A Worldly Affair
Fordham University Press, 2017 (2017)
Reviewed by Rheta Van Winkle
n the 1940's, when the United Nations was looking for a permanent home, then Mayor Fiorello La Guardia was determined that New York was the perfect location. The story of how New York was finally chosen is a fascinating one, since many other places were preferred by the United Nations Preparatory Commission.
fter the Commission decided that the site would be somewhere in the United States, temporary headquarters were set up in New York City, while a search continued for a site where enough buildings could be erected to provide the many offices that would be needed for employees from fifty countries, as well as housing for them and their families. Meanwhile the employees of the world body were temporarily assigned offices in various buildings, wherever space could be located. Finding housing for them and their families in post-World War II New York was a different problem. Soldiers returning from the war were also trying to find housing, and they didn't appreciate losing out to UN delegates who might not even be in the city permanently.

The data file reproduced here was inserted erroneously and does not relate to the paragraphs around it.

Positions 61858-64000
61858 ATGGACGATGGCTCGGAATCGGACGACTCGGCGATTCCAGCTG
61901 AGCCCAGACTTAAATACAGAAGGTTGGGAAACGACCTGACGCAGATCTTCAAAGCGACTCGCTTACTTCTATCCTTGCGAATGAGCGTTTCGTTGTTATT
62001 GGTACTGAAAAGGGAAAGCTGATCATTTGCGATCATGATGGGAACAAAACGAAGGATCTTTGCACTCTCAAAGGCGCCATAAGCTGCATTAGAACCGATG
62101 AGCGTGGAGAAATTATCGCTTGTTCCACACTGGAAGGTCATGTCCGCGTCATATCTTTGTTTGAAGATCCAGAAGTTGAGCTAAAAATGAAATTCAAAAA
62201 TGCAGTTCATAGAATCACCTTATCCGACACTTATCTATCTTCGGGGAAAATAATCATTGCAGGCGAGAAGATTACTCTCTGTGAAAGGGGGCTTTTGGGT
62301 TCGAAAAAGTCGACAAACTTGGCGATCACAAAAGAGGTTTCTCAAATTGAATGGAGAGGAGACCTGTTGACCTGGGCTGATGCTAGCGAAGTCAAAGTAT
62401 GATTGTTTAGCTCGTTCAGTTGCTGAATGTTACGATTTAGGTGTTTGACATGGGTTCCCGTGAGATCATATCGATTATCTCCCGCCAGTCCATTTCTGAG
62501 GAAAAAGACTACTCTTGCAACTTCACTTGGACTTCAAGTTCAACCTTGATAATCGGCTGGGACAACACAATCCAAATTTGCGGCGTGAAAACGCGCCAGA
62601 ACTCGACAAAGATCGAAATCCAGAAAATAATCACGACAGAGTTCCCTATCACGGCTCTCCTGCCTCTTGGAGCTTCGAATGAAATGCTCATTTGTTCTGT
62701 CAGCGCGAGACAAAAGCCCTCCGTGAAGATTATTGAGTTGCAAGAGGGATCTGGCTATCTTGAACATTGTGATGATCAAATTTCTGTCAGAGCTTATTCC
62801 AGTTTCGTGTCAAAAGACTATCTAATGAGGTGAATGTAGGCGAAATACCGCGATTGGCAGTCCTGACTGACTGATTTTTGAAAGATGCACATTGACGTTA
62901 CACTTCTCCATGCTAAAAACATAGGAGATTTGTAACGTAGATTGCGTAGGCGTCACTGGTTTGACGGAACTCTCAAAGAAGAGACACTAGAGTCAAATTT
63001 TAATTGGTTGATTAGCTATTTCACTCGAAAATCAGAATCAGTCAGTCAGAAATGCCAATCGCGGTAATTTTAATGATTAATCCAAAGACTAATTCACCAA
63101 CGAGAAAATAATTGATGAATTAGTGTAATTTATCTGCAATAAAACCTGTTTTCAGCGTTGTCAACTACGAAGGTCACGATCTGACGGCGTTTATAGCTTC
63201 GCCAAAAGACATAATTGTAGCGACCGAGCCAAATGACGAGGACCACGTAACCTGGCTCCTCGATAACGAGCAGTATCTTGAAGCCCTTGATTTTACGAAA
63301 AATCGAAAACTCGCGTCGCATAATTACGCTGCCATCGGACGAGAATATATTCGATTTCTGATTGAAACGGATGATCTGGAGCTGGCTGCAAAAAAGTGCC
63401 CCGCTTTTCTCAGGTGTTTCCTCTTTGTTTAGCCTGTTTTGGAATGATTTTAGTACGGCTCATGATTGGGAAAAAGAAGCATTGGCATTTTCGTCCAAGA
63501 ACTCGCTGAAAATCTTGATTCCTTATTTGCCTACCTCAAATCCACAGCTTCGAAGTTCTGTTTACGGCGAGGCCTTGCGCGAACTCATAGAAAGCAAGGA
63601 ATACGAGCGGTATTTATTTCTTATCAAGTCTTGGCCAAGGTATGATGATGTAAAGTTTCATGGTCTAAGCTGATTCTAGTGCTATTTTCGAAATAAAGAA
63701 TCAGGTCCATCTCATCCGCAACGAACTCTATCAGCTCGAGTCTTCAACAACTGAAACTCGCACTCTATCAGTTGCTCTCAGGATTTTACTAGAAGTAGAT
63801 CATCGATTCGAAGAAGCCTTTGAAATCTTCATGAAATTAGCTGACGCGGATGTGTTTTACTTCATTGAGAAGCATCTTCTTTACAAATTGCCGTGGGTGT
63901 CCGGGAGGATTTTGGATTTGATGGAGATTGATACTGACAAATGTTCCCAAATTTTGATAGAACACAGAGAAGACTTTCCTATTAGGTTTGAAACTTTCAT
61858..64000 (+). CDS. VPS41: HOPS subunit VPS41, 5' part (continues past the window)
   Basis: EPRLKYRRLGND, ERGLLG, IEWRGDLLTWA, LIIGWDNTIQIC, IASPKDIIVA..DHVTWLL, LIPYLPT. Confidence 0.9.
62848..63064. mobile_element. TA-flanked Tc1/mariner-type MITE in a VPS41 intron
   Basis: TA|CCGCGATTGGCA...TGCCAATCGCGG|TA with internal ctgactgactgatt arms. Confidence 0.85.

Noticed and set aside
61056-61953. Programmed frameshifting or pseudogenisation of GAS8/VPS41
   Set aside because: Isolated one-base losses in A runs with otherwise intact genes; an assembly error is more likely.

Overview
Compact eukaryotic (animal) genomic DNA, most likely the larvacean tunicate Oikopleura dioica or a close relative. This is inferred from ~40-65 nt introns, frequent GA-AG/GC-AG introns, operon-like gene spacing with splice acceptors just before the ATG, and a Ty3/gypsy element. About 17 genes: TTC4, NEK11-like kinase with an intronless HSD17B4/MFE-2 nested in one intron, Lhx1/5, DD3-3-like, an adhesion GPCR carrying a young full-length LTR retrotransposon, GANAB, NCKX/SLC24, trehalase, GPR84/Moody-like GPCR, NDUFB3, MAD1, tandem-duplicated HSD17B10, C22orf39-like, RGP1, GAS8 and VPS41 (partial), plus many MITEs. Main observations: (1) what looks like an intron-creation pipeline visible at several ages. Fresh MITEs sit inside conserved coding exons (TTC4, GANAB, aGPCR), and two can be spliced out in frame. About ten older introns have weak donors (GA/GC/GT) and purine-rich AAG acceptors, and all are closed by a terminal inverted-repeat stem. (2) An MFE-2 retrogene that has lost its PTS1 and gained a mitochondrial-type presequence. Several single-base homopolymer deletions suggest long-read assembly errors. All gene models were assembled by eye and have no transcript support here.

hile the search for a permanent home for the world body was going on, the number of nations that belonged was growing, and there was still so much racial prejudice in the U.S. at that time that delegates from Africa were not welcome in a lot of places. Some African delegates wore the costumes of their countries to distinguish themselves from black Americans, but that didn't always help either. There was also a worry on the part of landlords that if the UN left the city, they would not be paid for the apartments that they had rented to these foreigners. After all, parking tickets were ignored and unpaid for several years by those claiming diplomatic immunity.
amela Hanlon does a good job of telling the history of the UN in New York as a story rather than a dry repetition of facts and names. The various people who participated in the original job of getting the city chosen come alive for the reader. There are protests by New Yorkers when they feel that their concerns have not been met as well as efforts by many people to accomplish the difficult task of bringing the city and the world body into agreement on the permanent site, architectural plans, nearby parks, and the ongoing problems that developed over time up to the present.
he United Nations has brought great monetary benefit to New York City as well as providing a world class location for a place where the nations of the world can meet, discuss and sometimes even resolve problems, and
A Worldly Affair
provides the reader with an excellent overview.
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